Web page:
With much of our lives, we tend to make assumptions – sometimes to things we think we know, but in reality, don’t. Maybe because we’re rushed to find answers, we jump to thoughts based on what seem to be logical conclusions. Or maybe our prejudices obscure the reality. Either way, the quest for truth demands a more thoughtful approach than reliance on personal observations and feelings. Sometimes, a simple survey can bring to light ideas and false perceptions we lazily “guess-timated” in the past.
Case in point: For years, we made an assumption that led us to believe many of our students lacked internet access at home. We knew some students had internet at home and some did not, but we never really knew the percentages. The prevailing thought however was – due to the financial and economic stresses our families often face – as many as one out of two boys lacked internet connectivity at home. And if the families had an internet connection at home, it would often be the first item to do without during tough times. This foundational belief has in turn played a role in our curriculum. For instance, why would Verbum Dei ever roll-out a one-to-one initiative for our students if we believed half of the student body – lacking internet access – could ever complete homework assignments at home? Similarly, how could a teacher “flip” a classroom with the intent of having his-her students watch online lectures if they lacked the basic connectivity to do so? Looking for ways to get around this dilemma, we needed to know what we were up against. In terms of access to technology, how bad was Verbum Dei behind the 8-ball?
We sought answers to these questions in a survey completed by our students in September. Here’s what we found:
- 91% of our students have internet access at home.
- 84% of our students have a computer at home.
- Only 62% of our students have a printer at home.
What do we take from this? Well, there good news and bad news to share. The good news is that nine out of 10 students have internet at home. This was surprisingly higher than we had presumed. However, only 70% of the students who said they have a computer at home told us that their computer was internet enabled. Also, four out of 10 students could not print out an assignment at home. Thus, depending on the type of assignment given to any verbum Dei student, we calculated that as many as 29% of the student base could not “complete” a school assignment at home. Sadly there is still a reliance (for some) on completing school work on personal smartphones.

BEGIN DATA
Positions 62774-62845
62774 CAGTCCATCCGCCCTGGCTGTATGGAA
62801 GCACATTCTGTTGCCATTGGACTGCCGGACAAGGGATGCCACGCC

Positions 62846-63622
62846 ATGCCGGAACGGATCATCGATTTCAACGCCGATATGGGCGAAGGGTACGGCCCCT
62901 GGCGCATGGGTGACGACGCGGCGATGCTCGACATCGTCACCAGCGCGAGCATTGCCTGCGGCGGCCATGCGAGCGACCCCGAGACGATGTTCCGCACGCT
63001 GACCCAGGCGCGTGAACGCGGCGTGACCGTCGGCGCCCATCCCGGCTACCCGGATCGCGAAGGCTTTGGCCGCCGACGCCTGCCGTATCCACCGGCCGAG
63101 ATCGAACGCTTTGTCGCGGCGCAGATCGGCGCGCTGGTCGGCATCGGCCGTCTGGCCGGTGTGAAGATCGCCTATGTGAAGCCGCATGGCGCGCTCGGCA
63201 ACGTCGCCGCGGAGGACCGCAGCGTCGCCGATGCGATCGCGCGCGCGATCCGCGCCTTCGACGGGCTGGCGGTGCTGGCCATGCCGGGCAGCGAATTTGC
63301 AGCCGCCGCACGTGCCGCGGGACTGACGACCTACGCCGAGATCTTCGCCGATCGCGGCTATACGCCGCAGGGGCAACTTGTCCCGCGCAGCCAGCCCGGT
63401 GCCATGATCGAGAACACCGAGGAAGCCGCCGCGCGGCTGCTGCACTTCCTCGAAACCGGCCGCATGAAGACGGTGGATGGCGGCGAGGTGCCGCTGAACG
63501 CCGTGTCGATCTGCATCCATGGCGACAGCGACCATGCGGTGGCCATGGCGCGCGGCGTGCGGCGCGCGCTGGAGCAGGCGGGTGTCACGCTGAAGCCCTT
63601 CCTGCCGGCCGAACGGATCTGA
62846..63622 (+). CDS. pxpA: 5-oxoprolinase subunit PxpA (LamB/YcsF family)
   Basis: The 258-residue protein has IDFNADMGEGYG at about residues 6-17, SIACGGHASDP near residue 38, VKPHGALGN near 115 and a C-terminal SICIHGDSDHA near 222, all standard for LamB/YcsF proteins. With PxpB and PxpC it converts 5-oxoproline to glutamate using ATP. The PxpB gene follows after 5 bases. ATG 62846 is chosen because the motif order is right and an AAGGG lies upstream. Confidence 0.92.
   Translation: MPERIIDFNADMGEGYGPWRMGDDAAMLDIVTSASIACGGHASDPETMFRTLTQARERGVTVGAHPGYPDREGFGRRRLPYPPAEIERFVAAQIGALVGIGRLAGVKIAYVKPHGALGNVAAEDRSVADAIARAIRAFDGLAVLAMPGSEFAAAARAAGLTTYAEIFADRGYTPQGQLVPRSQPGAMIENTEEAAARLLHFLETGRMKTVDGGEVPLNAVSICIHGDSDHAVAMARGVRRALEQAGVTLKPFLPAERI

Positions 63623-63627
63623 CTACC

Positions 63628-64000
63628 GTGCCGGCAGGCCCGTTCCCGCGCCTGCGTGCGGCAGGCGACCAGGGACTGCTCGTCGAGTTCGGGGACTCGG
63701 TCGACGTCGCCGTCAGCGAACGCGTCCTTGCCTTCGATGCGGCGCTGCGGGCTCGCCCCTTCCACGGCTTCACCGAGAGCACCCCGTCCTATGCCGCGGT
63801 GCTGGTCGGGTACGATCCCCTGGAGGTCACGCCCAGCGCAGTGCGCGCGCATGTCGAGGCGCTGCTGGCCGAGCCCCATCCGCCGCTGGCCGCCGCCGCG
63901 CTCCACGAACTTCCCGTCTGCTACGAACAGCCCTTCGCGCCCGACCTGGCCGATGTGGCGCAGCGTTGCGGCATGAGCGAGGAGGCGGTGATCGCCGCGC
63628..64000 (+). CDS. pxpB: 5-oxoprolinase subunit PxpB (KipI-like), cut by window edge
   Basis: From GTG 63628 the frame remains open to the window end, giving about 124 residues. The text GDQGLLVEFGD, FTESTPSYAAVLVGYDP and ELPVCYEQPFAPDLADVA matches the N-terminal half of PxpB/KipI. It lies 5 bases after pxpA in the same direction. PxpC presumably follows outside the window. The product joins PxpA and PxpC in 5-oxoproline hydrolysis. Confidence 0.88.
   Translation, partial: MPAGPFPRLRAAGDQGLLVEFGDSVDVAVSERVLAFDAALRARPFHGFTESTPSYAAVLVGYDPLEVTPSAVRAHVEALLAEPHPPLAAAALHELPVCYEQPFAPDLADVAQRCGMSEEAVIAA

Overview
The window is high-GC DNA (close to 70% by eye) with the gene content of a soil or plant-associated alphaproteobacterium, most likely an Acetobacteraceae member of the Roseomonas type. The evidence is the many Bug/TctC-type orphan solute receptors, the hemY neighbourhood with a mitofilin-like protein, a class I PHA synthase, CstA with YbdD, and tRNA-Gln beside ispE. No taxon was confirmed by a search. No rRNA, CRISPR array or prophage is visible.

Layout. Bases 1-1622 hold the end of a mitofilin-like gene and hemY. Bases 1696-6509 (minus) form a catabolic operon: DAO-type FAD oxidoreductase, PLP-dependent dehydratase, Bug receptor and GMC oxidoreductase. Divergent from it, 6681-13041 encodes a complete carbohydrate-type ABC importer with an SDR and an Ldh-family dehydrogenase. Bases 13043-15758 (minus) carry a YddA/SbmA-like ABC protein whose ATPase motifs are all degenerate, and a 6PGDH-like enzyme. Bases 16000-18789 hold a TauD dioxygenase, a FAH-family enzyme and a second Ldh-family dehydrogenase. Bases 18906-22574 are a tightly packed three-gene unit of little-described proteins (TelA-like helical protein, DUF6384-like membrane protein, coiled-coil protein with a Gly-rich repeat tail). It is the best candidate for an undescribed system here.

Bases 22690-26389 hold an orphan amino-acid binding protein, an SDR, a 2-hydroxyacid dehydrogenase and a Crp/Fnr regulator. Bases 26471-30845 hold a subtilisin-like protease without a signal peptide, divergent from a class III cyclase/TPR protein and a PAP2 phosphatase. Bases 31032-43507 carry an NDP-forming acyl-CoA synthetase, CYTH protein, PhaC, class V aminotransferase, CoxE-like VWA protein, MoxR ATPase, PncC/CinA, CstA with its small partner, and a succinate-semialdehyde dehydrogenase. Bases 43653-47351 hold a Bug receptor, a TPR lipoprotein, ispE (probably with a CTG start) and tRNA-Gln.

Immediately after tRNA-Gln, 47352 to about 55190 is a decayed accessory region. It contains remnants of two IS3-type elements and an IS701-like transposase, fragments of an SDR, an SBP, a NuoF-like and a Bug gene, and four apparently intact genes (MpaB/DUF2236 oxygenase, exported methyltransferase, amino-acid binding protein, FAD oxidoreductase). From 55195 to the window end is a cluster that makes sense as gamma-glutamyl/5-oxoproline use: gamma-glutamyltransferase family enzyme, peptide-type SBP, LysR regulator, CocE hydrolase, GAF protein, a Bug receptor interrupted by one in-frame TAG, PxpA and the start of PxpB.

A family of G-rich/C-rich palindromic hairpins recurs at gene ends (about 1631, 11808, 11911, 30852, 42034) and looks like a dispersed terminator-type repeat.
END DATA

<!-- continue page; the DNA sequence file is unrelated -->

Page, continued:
Although the survey results gave us a healthier and more encouraging outlook on our student’s ability to access technology at home, there is still much work to do. In the short term, the school has increased computer lab hours this school year to answer the need; we’ve added three hours of lab time after-school to enable students to complete their homework and/or print their assignments. This simple solution to our access issue has been an over-whelming success. We will continue to offer after-school computer access next year. And moving forward, we are committed to finding any potential one-to-one – or even hybrid one-to-one – solutions that can best assist us in achieving our accessibility goals.
Over my 5+ years as Tech Director at Verbum Dei, I’ve experienced a rather remarkable change in my regard towards our students’ learning capabilities. It’s been a revolution of sorts, and probably speaks more to my own misunderstandings than to the students themselves, but ultimately reflects positively towards our intrepid young men.
My background previous to Verbum Dei was in the private sector, so I had no previous experience in education and working with high school students. Any interactions with students early in my first year were tainted with a mindset driven by a belief that these guys were young and probably hadn’t benefitted from the exposure to technology compared to many other middle class communities. I believed in my own semi-tainted mind many of our boys had matriculated through school districts that were poorly funded and under-served. So when students approached me with technology questions or problems they were facing, I approached my solutions for them in learning contexts – assuming these were great “teaching” moments for them – as well as I. And this is how I handled those types of questions when they came to me for assistance.